Korean peninsula set for “thermo-nuclear” war – North Korea

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SEOUL (AFP) – North Korea said Tuesday the Korean peninsula was headed for “thermo-nuclear” war and advised foreigners to consider leaving South Korea, as the UN chief warned of a potentially “uncontrollable” situation.

Tuesday’s advisory — greeted largely with indifference — followed a similar one last week to foreign embassies in Pyongyang, to consider evacuating by April 10 on the grounds war may break out.

“The situation on the Korean Peninsula is inching close to a thermo-nuclear war,” the Asia-Pacific Peace Committee said in a statement carried by the North’s official Korean Central News Agency.

Saying it did not want to see foreigners in South Korea “fall victim”, the statement requested all foreign institutions, enterprises and tourists “to take measures for shelter and evacuation”.

The committee blamed the heightened war risk on the “warmongering US” and its South Korean “puppets” who were intent on invasion.

A truck with South Korean army soliders moves towards the border with North Korea near a military checkpoint in Paju on April 9, 2013. North Korean workers bocotted work after Pyongyang suspended operations of the complex, upping the pressure on Seoul in an escalating military crisis.     AFP PHOT

A truck with South Korean army soliders moves towards the border with North Korea near a military checkpoint in Paju on April 9, 2013. North Korean workers bocotted work after Pyongyang suspended operations of the complex, upping the pressure on Seoul in an escalating military crisis. AFP PHOT

The “thermo-nuclear war” threat has been wielded several times in recent months — most recently on March 7 — despite expert opinion that North Korea is nowhere near developing such an advanced nuclear device.

“It is our current assessment that there is no immediate risk to British nationals in South Korea,” a British embassy spokesman said, echoing similar statements from the US, French and other missions.

Last week’s warning to embassies in Pyongyang was also largely dismissed as empty rhetoric, with most governments making it clear they had no plans to withdraw personnel.

“It’s almost comic,” said Daniel Pinkston, a North Korea expert with the International Crisis Group.

“They want to rattle the investment market, create pressure and make people nervous.

“But it’s just not working. It’s as if they didn’t get a rise out of the embassies in Pyongyang, so they’re just moving on to the next target,” Pinkston said.

The South Korean stock market closed slightly up Tuesday, before the KCNA statement was published.

The Korean peninsula has been locked in a cycle of escalating military tensions since the North’s third nuclear test in February, which drew toughened UN sanctions.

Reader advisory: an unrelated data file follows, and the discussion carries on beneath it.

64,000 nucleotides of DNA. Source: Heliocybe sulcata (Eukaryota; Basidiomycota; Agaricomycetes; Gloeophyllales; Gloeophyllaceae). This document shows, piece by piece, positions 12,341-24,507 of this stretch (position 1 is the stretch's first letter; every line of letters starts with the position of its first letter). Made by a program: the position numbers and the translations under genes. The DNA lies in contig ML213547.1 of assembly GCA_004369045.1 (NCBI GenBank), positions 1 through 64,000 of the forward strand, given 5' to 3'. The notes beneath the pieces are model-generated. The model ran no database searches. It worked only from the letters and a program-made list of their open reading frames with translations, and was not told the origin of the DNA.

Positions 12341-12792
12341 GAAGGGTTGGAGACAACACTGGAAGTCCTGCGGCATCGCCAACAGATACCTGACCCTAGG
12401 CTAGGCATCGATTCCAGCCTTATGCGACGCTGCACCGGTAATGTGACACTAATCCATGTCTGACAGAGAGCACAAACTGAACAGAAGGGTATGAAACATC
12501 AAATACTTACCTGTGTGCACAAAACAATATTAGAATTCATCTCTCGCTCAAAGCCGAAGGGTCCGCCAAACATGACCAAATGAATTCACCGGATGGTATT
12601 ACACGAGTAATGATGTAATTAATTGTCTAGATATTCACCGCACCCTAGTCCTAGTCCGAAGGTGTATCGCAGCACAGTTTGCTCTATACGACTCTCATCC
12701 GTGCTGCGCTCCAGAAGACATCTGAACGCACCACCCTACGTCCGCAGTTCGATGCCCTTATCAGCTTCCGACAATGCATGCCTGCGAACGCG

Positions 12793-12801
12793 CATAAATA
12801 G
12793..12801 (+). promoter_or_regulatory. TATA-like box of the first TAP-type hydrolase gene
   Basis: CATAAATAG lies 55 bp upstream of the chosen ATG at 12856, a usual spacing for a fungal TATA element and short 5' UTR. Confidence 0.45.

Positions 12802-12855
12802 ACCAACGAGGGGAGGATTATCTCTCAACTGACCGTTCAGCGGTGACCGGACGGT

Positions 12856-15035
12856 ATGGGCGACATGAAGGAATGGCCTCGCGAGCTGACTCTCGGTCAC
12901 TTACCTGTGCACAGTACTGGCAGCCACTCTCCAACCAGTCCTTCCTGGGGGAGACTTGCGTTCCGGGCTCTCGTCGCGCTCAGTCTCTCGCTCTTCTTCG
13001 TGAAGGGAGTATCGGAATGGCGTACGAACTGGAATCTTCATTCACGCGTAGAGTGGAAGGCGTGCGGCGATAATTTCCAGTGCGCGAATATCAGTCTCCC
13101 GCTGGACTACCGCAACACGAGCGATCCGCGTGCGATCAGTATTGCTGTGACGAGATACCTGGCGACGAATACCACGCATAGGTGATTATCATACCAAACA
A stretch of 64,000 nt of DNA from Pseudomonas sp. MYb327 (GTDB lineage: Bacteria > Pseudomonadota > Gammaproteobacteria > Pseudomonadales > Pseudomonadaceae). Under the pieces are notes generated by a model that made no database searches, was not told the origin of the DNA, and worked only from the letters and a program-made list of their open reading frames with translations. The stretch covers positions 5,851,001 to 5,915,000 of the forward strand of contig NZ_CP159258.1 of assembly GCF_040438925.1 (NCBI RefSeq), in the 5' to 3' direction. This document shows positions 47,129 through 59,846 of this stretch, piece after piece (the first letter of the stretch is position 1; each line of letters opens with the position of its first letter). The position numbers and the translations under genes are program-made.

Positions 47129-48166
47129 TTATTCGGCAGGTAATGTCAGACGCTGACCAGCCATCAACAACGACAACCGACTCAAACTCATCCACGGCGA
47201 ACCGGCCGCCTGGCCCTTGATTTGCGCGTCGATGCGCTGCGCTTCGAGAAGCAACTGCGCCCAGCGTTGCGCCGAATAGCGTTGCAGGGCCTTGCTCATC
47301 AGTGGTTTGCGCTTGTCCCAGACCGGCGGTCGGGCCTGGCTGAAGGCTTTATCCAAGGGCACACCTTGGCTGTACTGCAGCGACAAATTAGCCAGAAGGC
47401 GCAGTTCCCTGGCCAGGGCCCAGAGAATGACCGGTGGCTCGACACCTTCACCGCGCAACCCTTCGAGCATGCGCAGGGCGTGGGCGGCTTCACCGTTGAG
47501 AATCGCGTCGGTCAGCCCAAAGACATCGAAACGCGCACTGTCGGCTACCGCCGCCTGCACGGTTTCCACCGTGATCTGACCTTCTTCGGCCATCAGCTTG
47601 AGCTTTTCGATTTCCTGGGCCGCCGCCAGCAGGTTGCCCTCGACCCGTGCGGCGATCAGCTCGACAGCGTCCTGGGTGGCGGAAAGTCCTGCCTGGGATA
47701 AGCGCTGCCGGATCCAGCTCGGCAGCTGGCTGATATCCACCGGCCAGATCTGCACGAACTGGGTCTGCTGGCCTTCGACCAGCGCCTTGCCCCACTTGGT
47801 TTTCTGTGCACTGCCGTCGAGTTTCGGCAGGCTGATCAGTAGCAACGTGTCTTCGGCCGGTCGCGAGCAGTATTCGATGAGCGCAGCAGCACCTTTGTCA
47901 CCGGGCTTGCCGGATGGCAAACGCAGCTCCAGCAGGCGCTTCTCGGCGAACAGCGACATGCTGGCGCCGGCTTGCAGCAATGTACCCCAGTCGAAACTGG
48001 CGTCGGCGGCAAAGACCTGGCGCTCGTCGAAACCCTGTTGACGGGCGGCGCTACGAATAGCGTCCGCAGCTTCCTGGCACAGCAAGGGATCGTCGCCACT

Pyongyang’s bellicose rhetoric has reached fever pitch in recent weeks, with near-daily threats of attacks on US military bases and South Korea in response to ongoing South Korean-US military exercises.

Yonhap news agency Tuesday cited South Korean intelligence as saying the North had completed preparations for an expected missile test-launch — possibly to coincide with April 15 celebrations for the birthday of late founder Kim Il-Sung.

“Technically, it can fire off (a missile) tomorrow,” it quoted a senior military official as saying.

Japan said Tuesday it had deployed Patriot missiles in its capital as a pre-emptive defence measure.

UN secretary general Ban Ki-moon said during a visit to Rome he had spoken to the Chinese leadership to try to calm tensions, and would discuss the issue with President Barack Obama on Thursday.

“The current level of tension is very dangerous, a small incident caused by miscalculation or misjudgement may create an uncontrollable situation,” he said.

However Tuesday’s threat was unlikely to worry South Korea’s foreign community of around 1.4 million that has calmly weathered the rhetorical storm thus far.

“A few months ago I would be worried but by now I think they’re just trying to scare people,” said Jone Geyskens, 21, a Belgian studying in Seoul.

“I know a lot of South Koreans, they don’t seem to be scared.”

Earlier Tuesday North Korean workers followed Pyongyang’s order to boycott the Kaesong joint industrial zone with South Korea, signalling the possible demise of the sole surviving symbol of cross-border reconciliation.

The North announced Monday it was taking the unprecedented step of pulling out its 53,000 workers and shutting the complex down indefinitely.

Established in 2004, Kaesong has never closed before. Pyongyang’s move reflects the depth of the current crisis, which has otherwise been notable more for fiery rhetoric than action.

Kaesong, 10 kilometres (six miles) inside North Korea, is a crucial hard currency source for the impoverished North, mainly through its cut of the workers’ wages.

South Korean President Park Geun-Hye said the North’s action was “very disappointing” and displayed a total disregard for investment norms that would return to haunt Pyongyang in the future.

“If North Korea, under the full eyes of the international community, breaches international rules and promises like this, then there will be no country or company which will invest in North Korea,” Park said.

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